May 5, 2020
An orchestral staple today, this work about "the sea" wasn't well received at it's premiere. Audiences may have expected a Strauss-esque symphonic poem to bring the sea to life, but Debussy was more interested in the abstract. This is part 3 of our 3 part series on Debussy's enchanting orchestral work, La Mer. In this episode we get into the third and final movement "Dialogue du vent et de la mer," (Dialogue of the wind and the sea), use our imagination with Norse mythology, hear from Principal Oboe of the National Symphony Orchestra, Nicholas Stovall. Then we'll listen to a full performance featuring l'orchestra Lamoureux led by Igor Markevitch.
Nicholas Stovall has served principal oboe of the National Symphony Orchestra since September 2008 and made his solo debut with the Orchestra in December 2014. In addition to appearances with the Kennedy Center Chamber Players, Stovall has collaborated with pianist Christoph Eschenbach in chamber music performances. He is a member of the Eclipse Chamber Orchestra and has been featured as soloist in concertos of Vaughan Williams, J.S. Bach, and Jean Francaix with that ensemble. He has also performed as guest principal oboe with the San Francisco Symphony Orchestra and The Florida Orchestra.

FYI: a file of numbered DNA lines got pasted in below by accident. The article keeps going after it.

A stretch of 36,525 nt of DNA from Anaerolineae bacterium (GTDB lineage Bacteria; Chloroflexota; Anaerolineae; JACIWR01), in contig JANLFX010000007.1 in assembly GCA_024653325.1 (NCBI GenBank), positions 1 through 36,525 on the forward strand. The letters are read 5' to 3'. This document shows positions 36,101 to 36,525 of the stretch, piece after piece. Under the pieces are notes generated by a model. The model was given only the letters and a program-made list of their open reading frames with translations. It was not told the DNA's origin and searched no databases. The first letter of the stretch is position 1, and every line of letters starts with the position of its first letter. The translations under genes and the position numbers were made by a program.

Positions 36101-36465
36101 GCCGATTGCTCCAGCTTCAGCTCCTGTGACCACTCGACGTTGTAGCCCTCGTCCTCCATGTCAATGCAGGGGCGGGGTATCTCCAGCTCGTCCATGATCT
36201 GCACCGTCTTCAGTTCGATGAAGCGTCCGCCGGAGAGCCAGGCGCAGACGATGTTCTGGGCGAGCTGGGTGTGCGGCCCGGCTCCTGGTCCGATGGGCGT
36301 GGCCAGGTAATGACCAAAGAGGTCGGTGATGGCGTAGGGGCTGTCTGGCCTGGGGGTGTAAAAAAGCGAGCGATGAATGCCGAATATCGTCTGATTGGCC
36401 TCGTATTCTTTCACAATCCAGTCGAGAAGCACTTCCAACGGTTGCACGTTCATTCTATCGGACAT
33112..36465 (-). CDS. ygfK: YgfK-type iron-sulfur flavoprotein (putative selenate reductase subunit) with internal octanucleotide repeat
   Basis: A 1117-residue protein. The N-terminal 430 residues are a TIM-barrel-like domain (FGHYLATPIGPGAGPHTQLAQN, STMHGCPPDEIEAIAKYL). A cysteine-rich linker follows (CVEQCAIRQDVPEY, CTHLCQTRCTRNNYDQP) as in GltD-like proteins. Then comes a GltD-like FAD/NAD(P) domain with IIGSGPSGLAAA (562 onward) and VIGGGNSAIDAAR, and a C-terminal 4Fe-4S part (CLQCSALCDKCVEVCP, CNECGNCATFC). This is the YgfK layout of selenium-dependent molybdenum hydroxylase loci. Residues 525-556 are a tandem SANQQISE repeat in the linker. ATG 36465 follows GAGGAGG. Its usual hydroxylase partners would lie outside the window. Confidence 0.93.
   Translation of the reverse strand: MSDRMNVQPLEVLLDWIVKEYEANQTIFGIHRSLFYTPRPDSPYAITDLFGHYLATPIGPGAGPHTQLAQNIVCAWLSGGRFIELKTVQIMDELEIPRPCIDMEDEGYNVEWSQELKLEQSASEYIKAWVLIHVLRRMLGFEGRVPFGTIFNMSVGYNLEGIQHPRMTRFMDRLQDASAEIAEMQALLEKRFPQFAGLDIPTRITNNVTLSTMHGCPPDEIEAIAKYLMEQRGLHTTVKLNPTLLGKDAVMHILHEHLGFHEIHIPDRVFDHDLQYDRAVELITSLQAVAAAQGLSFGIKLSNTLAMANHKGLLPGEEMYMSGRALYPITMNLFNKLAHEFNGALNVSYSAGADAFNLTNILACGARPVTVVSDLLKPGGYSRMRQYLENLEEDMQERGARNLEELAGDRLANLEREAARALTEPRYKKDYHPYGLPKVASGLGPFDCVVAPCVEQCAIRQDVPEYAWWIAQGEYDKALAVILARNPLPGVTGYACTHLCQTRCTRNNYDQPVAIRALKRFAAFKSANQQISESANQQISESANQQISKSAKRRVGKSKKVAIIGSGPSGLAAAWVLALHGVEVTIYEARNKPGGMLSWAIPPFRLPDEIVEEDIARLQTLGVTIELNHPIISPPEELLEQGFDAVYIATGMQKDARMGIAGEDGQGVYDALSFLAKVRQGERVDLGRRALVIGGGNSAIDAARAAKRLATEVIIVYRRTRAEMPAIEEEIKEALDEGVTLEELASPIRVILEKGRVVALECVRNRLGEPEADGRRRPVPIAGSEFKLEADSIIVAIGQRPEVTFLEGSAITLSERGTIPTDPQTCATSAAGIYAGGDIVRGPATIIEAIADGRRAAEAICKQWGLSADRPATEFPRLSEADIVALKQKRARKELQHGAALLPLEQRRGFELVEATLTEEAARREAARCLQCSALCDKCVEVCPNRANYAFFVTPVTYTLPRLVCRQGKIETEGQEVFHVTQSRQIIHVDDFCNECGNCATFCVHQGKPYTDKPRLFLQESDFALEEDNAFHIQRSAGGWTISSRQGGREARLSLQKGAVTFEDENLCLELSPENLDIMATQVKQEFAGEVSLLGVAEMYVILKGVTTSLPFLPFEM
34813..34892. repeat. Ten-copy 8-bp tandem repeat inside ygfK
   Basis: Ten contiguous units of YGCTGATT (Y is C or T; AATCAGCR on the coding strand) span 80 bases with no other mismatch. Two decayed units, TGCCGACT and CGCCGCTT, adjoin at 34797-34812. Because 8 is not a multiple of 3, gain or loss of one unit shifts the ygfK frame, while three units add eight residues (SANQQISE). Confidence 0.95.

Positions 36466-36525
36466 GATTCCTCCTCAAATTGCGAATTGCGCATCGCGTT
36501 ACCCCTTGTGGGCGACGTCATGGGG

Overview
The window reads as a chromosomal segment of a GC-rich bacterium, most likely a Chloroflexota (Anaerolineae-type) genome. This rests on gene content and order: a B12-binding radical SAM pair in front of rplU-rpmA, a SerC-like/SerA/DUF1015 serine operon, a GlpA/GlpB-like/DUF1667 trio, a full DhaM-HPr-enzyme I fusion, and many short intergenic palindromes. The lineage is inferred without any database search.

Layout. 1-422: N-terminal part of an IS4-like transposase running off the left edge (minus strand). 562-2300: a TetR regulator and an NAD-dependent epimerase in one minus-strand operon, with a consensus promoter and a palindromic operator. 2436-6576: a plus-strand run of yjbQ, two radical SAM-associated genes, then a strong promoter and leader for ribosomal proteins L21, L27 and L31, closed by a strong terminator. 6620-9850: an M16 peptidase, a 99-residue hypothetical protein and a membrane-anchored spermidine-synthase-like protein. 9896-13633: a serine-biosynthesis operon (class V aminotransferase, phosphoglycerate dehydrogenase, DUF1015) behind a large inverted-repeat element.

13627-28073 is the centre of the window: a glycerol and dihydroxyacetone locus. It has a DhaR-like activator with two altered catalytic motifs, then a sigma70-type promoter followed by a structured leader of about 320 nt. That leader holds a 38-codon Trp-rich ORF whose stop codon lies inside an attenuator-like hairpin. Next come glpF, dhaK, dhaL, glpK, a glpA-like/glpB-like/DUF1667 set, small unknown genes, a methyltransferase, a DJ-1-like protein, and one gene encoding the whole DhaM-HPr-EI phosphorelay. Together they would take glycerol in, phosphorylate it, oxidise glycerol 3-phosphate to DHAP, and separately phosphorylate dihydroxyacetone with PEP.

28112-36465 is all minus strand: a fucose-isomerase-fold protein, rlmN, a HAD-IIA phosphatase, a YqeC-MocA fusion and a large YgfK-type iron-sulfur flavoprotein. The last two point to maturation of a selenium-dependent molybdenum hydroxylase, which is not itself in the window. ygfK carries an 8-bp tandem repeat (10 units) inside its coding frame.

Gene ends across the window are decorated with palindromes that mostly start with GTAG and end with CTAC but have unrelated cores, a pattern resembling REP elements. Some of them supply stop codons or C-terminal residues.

Stovall has taught and performed at the Round Top Festival-Institute, Aspen Music Festival and School, Indiana University, and the Interlochen Center for the Arts. He is a faculty member at the Peabody Institute of Johns Hopkins University as well as Catholic University of America, and teaches in the National Symphony Youth Fellowship Program and Summer Music Institute. After completing studies at the Interlochen Arts Academy with Daniel Stolper, he earned degrees at the Cleveland Institute of Music and The Juilliard School as a student of John Mack, Elaine Douvas, and Nathan Hughes.
In the images from the score below, you don't have to know how to read music to see that things don't line up perfectly. A professional orchestra will have everyone playing their parts rhythmically correct, but the overall atmosphere would be changed if everyones downbeats were always lined up.
Learn more about Aegir here: Norse-Mythology.org